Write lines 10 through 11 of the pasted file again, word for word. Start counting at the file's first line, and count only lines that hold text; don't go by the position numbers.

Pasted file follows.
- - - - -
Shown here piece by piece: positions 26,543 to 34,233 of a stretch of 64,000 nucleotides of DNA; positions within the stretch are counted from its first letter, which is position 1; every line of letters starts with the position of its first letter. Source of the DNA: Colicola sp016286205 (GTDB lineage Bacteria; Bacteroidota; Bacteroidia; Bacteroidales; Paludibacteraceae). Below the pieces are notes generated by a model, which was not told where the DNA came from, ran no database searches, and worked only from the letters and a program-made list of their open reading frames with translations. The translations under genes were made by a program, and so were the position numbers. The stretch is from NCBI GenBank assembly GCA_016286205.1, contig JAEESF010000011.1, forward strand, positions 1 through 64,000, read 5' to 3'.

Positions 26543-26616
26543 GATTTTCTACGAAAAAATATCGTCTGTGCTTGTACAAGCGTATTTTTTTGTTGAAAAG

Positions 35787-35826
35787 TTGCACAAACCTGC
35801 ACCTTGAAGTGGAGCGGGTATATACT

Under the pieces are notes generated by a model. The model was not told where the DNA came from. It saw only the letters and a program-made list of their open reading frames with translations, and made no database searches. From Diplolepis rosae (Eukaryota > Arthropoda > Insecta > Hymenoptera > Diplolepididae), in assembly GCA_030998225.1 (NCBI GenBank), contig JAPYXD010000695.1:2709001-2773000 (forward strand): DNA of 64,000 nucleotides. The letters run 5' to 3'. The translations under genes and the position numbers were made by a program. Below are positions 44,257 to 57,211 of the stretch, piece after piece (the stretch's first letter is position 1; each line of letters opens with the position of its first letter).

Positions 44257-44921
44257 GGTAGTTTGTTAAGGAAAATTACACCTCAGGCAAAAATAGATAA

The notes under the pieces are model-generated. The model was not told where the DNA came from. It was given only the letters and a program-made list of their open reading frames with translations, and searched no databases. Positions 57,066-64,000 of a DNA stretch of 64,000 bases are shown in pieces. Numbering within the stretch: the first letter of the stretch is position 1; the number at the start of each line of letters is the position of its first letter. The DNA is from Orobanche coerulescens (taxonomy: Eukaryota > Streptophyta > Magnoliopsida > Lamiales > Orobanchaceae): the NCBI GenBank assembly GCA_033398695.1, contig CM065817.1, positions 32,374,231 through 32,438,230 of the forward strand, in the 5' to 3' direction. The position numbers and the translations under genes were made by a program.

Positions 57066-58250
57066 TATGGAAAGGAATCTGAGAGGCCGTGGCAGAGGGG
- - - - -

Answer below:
The notes under the pieces are model-generated. The model was not told where the DNA came from. It was given only the letters and a program-made list of their open reading frames with translations, and searched no databases. Positions 57,066-64,000 of a DNA stretch of 64,000 bases are shown in pieces. Numbering within the stretch: the first letter of the stretch is position 1; the number at the start of each line of letters is the position of its first letter. The DNA is from Orobanche coerulescens (taxonomy: Eukaryota > Streptophyta > Magnoliopsida > Lamiales > Orobanchaceae): the NCBI GenBank assembly GCA_033398695.1, contig CM065817.1, positions 32,374,231 through 32,438,230 of the forward strand, in the 5' to 3' direction. The position numbers and the translations under genes were made by a program.

Positions 57066-58250